|Date(s):||September 27, 1895|
|Course:||“Rise And Fall of the Slave South,” University of Virginia|
|Rating:||4.4 (20 votes)|
Cotton: it was one of the most valuable crops in the agricultural South, and it was under attack by a seemingly indestructible new beetle known as the boll weevil. On September 27, 1895, an announcement ran in the Chicago Daily Tribune explaining the recent arrival of the boll weevil population to the United States. The species moved up from Mexico into certain areas of Texas and was wreaking havoc on cotton crops. The U.S. Agricultural Department considered the cotton boll weevil to be one of the most harmful pests to have existed in the United States. The boll weevil appeared to reproduce rapidly in some areas while in others, populations spread more slowly. Despite scientific studies which took place in Brownsville near the Rio Grande, no solution had yet been discovered to control the boll weevil population. They continued to make their home in cotton bolls, their only known habitat, and ruin cotton crops in Mexico and Texas.
After Texas cotton crops endured years of droughts and inclement weather, the boll weevil made its first appearance in Texas near Corpus Christi in the early 1890s. The boll weevil caused mass destruction in cotton crops as it fed on and laid its eggs in the fruiting structures of the cotton plant. Resistant to common insecticides of the time, boll weevil populations were able to spread across the entire state of Texas and eventually covered a vast area including North Carolina, Louisiana, Mississippi, and Tennessee. In this region known as the Cotton Belt, the pest caused a decrease in cotton productivity over a period of thirty years.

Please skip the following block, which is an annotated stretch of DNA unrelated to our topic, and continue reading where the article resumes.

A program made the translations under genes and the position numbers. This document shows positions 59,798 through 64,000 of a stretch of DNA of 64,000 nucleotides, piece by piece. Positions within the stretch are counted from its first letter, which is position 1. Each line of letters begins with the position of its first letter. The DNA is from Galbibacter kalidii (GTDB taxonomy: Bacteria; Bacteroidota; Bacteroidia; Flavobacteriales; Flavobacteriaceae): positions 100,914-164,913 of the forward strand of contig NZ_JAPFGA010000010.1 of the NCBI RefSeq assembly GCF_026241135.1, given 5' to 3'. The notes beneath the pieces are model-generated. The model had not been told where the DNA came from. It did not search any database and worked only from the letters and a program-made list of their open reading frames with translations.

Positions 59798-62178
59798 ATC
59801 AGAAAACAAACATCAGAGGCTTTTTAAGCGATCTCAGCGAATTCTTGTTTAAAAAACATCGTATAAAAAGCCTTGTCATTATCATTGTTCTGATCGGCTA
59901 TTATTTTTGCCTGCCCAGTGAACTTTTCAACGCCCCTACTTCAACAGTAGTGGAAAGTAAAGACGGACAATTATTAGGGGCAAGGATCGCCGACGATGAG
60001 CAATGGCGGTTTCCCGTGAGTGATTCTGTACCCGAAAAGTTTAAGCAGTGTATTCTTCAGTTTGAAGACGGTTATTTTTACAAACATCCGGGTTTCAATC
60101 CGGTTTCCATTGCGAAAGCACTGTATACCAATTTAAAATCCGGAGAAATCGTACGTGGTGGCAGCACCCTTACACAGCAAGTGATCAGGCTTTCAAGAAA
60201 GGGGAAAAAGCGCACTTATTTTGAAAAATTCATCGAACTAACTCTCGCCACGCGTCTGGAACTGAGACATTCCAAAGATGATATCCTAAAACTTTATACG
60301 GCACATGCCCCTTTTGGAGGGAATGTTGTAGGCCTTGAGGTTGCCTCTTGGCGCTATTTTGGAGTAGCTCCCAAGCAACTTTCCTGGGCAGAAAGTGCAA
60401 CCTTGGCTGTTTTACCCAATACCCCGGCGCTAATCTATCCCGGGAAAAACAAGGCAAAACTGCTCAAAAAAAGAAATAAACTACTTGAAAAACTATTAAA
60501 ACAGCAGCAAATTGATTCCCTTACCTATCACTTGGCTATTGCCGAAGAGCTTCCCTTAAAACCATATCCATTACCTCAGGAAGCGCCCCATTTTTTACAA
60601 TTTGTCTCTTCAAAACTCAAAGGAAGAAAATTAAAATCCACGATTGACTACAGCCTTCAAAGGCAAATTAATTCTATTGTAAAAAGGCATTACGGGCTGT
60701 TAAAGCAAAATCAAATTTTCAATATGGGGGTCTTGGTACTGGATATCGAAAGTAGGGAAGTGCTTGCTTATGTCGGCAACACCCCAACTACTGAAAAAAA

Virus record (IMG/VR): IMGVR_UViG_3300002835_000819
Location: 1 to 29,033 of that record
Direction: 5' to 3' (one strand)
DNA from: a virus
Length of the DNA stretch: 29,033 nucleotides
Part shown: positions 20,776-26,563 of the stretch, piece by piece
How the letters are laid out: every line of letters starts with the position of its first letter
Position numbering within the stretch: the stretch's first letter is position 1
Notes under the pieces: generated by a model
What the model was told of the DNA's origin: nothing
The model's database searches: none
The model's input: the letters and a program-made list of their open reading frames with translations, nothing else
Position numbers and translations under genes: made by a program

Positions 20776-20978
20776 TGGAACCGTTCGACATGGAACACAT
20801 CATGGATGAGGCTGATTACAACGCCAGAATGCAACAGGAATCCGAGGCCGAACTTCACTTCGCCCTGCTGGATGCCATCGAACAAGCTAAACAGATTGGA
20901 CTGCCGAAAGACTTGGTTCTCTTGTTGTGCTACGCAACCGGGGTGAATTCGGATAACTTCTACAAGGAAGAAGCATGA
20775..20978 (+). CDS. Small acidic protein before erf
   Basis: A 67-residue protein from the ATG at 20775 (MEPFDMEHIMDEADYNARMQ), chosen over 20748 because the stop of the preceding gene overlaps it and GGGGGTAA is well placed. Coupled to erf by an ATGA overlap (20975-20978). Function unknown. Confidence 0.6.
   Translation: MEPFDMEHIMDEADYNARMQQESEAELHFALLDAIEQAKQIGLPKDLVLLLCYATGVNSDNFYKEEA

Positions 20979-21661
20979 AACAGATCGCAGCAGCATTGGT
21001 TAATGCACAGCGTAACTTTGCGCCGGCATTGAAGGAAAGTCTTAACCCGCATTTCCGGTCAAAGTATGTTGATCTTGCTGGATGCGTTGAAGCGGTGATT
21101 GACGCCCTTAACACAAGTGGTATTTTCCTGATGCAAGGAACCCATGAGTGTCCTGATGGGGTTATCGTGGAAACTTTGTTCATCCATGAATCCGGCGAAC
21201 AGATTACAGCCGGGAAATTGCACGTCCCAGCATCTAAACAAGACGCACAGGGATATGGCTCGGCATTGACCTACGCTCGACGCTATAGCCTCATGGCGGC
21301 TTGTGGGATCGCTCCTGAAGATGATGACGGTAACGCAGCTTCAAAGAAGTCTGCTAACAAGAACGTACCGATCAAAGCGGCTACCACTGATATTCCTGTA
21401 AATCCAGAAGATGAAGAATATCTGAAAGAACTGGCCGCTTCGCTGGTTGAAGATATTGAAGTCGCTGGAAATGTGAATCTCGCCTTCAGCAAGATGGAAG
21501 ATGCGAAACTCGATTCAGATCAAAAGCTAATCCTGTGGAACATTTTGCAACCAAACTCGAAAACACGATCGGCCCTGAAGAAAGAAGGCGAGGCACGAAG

While the boll weevil population fanned out across the region, its damages were most heavily concentrated in southern Texas. Prior to the Civil War, Texas had not been a high producer of cotton; in 1850, Texas had one of the smallest cotton crops in the South. Yet during the Civil War and leading up to the twentieth century, cotton production in Texas flourished and grew from 58 thousand bales produced in 1850 to 2,584 thousand in 1900 when it was a top cotton producer. As cotton production increased in Texas, the effects of the boll weevil became more far-reaching and added to the volatility farmers faced in the cotton industry. An official with the U.S. Department of Agriculture toured an area in southern Texas in 1894 and reported that around 90 percent of the cotton crop was damaged due to the boll weevil. Ten years later, one estimate revealed that 700,000 bales of cotton were ruined by the boll weevil population in one year, totaling costs of 42 million in Texas. Many southern states continue to work today to keep boll weevils and their capability of destruction under control.